Having done the Dementia Awareness talk at Poole Library last month, I thought it was only right to focus on this month’s blog on Dementia. Dementia is a set of symptoms that accompany a number of diseases that affect the brain. It is a progressive disorder affecting how your brain works and in particular your ability to remember, think and reason.
There are many types of Dementia which can impact on your mood and behavioural changes. The different types of Dementia are;
This is where an abnormal protein surrounds the brain cells causing a loss of concentration between nerve cells and eventually the death of the nerve cells. The people suffering from Alzheimer’s normally have a shortage of the chemical normally used to pass messages around. Symptoms can include trouble with thinking, speaking and planning.
Vascular Dementia occurs when the vessels that supply blood to the brain become blocked or narrowed which can cause strokes. Not everyone that suffers from this type of Dementia will have a stroke, but it is more likely. Symptoms can include feeling disorientated, memory loss and concentration.
Frontotemporal Dementia is where the front and side parts of the brain are damaged. Clumps of abnormal proteins from inside the brain cells causing them to die. Symptoms include apathy, lack of inhabitation or social tact and difficulty in speech.
Lewy Body Dementia
Lewy Body Dementia involves tiny abnormal structures called Lewy bodies, which form inside the brain cells. These abnormal structures disrupt the chemistry of the brain and kill off the brain cells. Symptoms includes hallucinations, tremors and muscle rigidity.
Normal Pressure Hydrocephalus
This causes an abnormal build up of cerebrospinal fluid in the brain ventricles. The fluid then blocks the spinal cord causing the ventricles to enlarge which then puts pressure on the brain. Symptoms cause difficulty in talking, incontinence and making decisions.
Currently, there are around 850,000 people in the UK living with Dementia. Although normally Dementia affects people over the age of 65, the age limit is decreasing and more and more people under the age of 65 are being diagnosed with it, so what can you do to decrease your risk of getting Dementia. Based on the latest research and the Alzheimer’s society there are ways in which you can reduce your risk.
1. Be Active
Just 30 minutes everyday, enough to raise your heart rate and get you out of breath can reduce your risk significantly. Not only can it reduce your risk but it is also good for your heart, blood pressure and your mental well being.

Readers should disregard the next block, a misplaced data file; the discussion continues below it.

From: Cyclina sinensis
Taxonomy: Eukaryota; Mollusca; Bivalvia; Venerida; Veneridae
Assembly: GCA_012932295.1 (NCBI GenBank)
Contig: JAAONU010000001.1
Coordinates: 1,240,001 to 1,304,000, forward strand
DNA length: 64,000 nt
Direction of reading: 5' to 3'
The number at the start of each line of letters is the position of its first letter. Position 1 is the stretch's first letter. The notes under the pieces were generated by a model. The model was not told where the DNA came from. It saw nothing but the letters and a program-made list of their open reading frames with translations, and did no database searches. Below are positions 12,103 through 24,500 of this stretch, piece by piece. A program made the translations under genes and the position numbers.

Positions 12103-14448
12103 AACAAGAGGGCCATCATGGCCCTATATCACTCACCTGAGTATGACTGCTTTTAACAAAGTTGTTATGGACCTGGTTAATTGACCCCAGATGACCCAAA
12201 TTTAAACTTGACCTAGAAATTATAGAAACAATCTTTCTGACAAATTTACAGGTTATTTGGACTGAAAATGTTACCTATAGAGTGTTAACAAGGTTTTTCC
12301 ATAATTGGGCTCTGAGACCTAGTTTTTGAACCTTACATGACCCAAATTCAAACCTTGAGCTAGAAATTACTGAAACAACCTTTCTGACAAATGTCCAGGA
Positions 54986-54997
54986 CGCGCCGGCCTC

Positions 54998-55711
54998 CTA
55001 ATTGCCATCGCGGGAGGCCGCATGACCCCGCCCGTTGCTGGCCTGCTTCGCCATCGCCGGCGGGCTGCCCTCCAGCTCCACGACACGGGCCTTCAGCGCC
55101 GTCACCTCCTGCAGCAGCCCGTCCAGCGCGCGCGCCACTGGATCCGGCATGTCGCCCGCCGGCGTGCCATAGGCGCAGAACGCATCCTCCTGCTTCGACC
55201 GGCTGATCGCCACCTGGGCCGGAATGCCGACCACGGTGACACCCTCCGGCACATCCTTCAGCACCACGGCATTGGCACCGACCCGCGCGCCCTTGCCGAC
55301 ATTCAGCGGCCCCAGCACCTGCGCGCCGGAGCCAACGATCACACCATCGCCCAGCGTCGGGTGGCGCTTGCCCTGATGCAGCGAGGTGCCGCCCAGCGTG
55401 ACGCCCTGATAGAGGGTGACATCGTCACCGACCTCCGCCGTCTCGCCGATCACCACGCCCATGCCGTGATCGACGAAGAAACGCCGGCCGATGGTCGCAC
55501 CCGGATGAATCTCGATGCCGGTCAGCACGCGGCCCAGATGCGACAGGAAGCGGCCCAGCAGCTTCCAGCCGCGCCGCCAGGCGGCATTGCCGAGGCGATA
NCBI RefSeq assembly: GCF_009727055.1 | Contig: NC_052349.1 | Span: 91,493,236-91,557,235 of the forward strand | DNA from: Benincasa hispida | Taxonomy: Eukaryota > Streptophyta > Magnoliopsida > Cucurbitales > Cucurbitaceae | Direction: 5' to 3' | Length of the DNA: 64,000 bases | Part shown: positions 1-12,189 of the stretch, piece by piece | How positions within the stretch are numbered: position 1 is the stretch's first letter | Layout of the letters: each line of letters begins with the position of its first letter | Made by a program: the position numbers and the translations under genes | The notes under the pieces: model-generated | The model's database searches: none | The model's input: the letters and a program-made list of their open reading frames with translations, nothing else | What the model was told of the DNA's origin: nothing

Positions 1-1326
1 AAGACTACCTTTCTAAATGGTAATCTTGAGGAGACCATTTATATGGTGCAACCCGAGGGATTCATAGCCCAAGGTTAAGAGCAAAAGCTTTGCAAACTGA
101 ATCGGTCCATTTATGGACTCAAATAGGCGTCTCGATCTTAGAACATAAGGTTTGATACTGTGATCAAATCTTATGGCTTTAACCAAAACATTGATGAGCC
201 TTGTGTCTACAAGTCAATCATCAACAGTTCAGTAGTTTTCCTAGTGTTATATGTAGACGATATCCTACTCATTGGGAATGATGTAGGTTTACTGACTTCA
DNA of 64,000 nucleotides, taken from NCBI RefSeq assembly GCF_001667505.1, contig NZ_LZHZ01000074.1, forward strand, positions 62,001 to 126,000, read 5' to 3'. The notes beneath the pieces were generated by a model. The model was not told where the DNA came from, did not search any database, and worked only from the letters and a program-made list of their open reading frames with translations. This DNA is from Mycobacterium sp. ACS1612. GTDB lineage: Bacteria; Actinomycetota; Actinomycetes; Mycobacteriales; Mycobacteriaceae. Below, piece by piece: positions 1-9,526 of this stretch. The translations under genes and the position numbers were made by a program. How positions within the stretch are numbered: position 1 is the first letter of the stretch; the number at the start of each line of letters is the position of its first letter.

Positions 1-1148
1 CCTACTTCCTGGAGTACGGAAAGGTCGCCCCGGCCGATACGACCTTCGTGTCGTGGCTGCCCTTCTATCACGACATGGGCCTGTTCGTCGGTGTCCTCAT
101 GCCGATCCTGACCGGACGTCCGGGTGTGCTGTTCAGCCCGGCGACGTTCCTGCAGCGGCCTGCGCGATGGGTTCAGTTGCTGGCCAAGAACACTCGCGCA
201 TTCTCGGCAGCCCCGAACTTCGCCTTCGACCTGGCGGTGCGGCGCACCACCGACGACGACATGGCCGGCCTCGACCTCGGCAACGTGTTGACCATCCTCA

2. Not Smoking
Smoking can cause a greater risk of developing Dementia and can also harm your lungs and heart circulation. If you want to stop smoking and are finding it difficult to do so, contact your GP who can put you in touch with the NHS Stop Smoking Clinic where they will work with you and assist you with the process.
3. Keep a Healthy Weight
A good weight will reduce your risk of diabetes, stroke and heart disease which can all contribute to Dementia. If you feel you are overweight, you can join a slimming group near you to get adequate support and guidance on your weight loss or you could contact your GP who can advise you appropriately. If you feel you are underweight then speak to a Counsellor or a GP who you can work with and help and guide you appropriately.
4. Eat a Balanced Healthy Diet
A good diet will reduce your risk of Dementia and other illness. A good diet consists of eating a high proportion of oily fish, fresh fruit, vegetables, unrefined cereals and olive oil and cutting out or reducing sugar, red meat, saturated fat and salt. This will not only help with Dementia prevention but it will also reduce your chances of having a stroke, diabetes and of gaining high blood pressure.
5. Reduce Alcohol
Maximum levels of alcohol are recommended at 14 units each week for men and women. Exceeding these limits regularly can increase your risk of Dementia.
6. Give Your Brain a Workout
Whether it’s reading, doing puzzles, word searches or crosswords, keeping your mind active can also help with reducing your risk of dementia.
As you can see there are quite a few things that you do to help you reduce the risk of getting Dementia. Although there are never any guarantees, just knowing you are doing your best can help you gain a peace of mind.